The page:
Beamish’s piece, Conditional Sentences, not included in the original Jacobs Pillow program, is the most strange in terms if choreographic language, but also strangely interesting.
Beamish and Whelan appear at first from opposite wings. After a Whelan solo, a ‘conversation’ of sorts ensues. At first the movement appears balletic. But then unusual hand, arm, and head movements snap in one or another direction, as if controlled not by some exterior force, but by an internal direction – like some humanoid alien who speaks a different body language, crossed with the staccato movement that a ‘flip book’ might yield. The movement quality began to grow on me, because it wasn’t so much quirky, which it was, as internally consistent, and particularly crisp-looking. And although it’s an abstract dance, there is something going on here – incomplete sentences, perhaps, yielding incomplete conversations. It was intriguing trying to decipher them. But what was most extraordinary was Whelan’s mastery of Beamish’s upper limb choreographic angularity, done at a breakneck speed.
Abraham’s The Serpent and the Smoke, is a compelling piece of both stagecraft and choreography. There were no program notes, but I sensed an encounter between two forces, in a jungle-like atmosphere. Abraham is first seen in shadow upstage (perhaps emerging from bushes), but then moves downstage and begins to whirl wildly, almost out of control. This feverish movement is periodically interrupted by slower, shimmying movement. Whelan, emerges from the darkness and either tempts or taunts him.
The Serpent and the Smoke has an intensity about it that’s mesmerizing, and a somewhat lyrical quality that vividly contrasts with the initial wildness. And even though Abraham, logically, was The Smoke and Whelan The Snake (the fire/smoke attracts and repels the viper, who eventually retreats and leaves The Smoke to its vapor), it could have been the other way around, or simply two forces meeting in the dark in an abstract dance – but with its title, I suspect the dance’s meaning, whatever it is, is more literal Abraham is a compelling stage presence, and his ferocity coupled with Whelan’s calculated cool resulted in a knock-out performance.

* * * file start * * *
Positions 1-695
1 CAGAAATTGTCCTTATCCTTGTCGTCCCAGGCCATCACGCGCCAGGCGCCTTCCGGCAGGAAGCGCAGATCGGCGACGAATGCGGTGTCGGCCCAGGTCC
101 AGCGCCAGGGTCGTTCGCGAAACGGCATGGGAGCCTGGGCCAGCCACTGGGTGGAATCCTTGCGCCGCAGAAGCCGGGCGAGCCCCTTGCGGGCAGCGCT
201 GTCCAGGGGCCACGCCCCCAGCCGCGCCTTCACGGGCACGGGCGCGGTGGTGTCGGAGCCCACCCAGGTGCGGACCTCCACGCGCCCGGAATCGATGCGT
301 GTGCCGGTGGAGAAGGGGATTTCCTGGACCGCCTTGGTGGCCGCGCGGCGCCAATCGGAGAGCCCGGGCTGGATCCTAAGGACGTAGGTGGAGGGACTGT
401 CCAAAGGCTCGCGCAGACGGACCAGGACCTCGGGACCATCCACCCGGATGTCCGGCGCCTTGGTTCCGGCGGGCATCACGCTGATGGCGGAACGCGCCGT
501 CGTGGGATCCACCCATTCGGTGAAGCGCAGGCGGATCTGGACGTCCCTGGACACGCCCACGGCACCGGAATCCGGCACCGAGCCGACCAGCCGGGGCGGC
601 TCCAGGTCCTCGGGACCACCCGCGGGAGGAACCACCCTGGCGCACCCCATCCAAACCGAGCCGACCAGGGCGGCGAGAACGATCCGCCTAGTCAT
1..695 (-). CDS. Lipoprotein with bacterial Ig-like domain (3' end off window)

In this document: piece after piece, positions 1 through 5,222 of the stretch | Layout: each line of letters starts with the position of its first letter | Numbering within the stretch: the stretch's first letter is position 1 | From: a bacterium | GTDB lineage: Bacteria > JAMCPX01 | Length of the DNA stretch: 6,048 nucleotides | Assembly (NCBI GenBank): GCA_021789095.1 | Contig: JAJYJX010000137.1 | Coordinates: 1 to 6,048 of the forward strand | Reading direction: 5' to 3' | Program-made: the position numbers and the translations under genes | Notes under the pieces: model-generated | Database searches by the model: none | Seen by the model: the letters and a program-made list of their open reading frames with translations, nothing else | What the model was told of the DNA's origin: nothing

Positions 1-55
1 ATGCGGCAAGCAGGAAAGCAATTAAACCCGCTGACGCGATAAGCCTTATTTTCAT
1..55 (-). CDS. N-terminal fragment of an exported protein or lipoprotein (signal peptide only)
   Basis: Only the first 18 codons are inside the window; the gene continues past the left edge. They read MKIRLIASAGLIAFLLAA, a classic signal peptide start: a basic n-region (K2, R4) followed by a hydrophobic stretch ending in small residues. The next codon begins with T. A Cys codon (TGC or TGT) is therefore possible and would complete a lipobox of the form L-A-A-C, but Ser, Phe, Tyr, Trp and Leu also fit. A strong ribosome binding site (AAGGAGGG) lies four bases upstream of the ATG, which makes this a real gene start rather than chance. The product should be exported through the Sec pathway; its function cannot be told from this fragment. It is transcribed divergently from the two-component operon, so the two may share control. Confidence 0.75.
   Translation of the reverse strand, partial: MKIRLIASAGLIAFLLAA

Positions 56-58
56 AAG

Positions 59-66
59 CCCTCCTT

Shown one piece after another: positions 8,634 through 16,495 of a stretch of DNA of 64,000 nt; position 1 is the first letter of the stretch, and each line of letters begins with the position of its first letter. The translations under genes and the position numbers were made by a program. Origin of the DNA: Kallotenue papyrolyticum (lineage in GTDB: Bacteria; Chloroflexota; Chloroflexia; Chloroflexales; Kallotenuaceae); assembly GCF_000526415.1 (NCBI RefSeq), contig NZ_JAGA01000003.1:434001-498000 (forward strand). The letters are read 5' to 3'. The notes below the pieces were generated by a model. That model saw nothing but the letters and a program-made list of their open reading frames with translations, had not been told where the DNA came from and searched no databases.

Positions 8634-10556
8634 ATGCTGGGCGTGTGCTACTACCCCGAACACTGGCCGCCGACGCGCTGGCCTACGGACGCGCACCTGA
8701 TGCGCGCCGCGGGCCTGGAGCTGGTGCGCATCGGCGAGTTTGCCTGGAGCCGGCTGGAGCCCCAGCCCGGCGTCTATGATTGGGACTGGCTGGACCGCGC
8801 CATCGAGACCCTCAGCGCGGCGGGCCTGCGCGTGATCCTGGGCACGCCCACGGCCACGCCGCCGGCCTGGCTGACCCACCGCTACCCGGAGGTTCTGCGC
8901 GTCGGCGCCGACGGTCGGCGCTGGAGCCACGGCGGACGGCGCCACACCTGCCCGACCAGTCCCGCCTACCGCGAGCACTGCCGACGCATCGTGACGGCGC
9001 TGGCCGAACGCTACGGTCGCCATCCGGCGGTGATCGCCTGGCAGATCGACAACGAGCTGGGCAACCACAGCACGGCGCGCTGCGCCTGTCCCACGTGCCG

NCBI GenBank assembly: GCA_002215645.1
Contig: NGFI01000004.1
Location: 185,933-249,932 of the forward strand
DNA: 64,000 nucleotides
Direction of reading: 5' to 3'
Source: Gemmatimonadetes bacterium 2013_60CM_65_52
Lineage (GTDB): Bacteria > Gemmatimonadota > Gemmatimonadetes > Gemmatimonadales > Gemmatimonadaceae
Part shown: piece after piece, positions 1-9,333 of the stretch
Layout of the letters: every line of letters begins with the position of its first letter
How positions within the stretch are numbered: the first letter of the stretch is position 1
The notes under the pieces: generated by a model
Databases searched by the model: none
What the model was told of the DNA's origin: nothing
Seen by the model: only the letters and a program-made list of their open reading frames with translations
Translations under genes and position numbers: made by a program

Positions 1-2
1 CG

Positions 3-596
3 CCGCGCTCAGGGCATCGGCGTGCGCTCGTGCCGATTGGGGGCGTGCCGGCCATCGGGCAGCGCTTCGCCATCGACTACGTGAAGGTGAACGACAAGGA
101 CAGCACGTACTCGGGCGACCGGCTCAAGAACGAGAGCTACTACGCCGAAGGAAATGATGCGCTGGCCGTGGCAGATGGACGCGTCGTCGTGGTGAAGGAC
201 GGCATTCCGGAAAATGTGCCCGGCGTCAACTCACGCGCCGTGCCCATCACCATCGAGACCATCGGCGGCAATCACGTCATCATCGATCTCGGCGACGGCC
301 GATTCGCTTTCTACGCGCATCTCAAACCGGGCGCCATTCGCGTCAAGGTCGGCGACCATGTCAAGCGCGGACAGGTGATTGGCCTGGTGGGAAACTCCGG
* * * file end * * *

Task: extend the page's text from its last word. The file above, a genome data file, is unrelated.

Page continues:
The concluding duet, Brian Brooks’ First Fall, is a deceptively complex piece that I disliked initially, but it eventually won me over. Describing it is particularly difficult, because the level of emotional interaction is minimal, and yet it’s intense.
Whelan and Brooks appear to attempt to connect, or to support each other. Although the movement is interesting, it didn’t register. But then, when the piece reached its closing segment, it became a thing of rare beauty, as Brooks appeared to try to save Whelan, who repeatedly fell to the floor (a more graceful fall probably does not exist), atop part of his body. He’d lift himself up, and in the process give her new life; but then she’d fall again, and the cycle repeats until the piece ends with her on top of him, both spent.
In the process of watching these images, a light went off. The Philip Glass composition from which Brooks culled the excerpts he used, String Quartet No. 3, is also called ‘Mishima’, and was used as the score for the 1985 film Mishima, A Life in Four Chapters, which referenced the life and notorious 1970 suicide of Japanese writer Yukio Mishima. While First Fall is hardly ‘about’ Mishima, and probably not about suicide (and indeed may not be ‘about’ anything), connecting it to a fall from grace, or from self-respect, or from any will to live – to ‘giving up’ (or even, to ‘giving in’, as in giving in to a relationship), makes some amount of visual sense – and also makes the piece much more cosmic in force than a visualized series of stage falls.
But even if the piece has no ‘meaning’ at all, the repeated images of Whelan losing bodily strength and emotional will, and of Brooks repeatedly attempting to push her back up, are an extraordinary visual montage that lingers in the memory long after the piece concluded – just as Whelan’s extraordinary dramatic range and physical control lingers in the memory long after the program ends.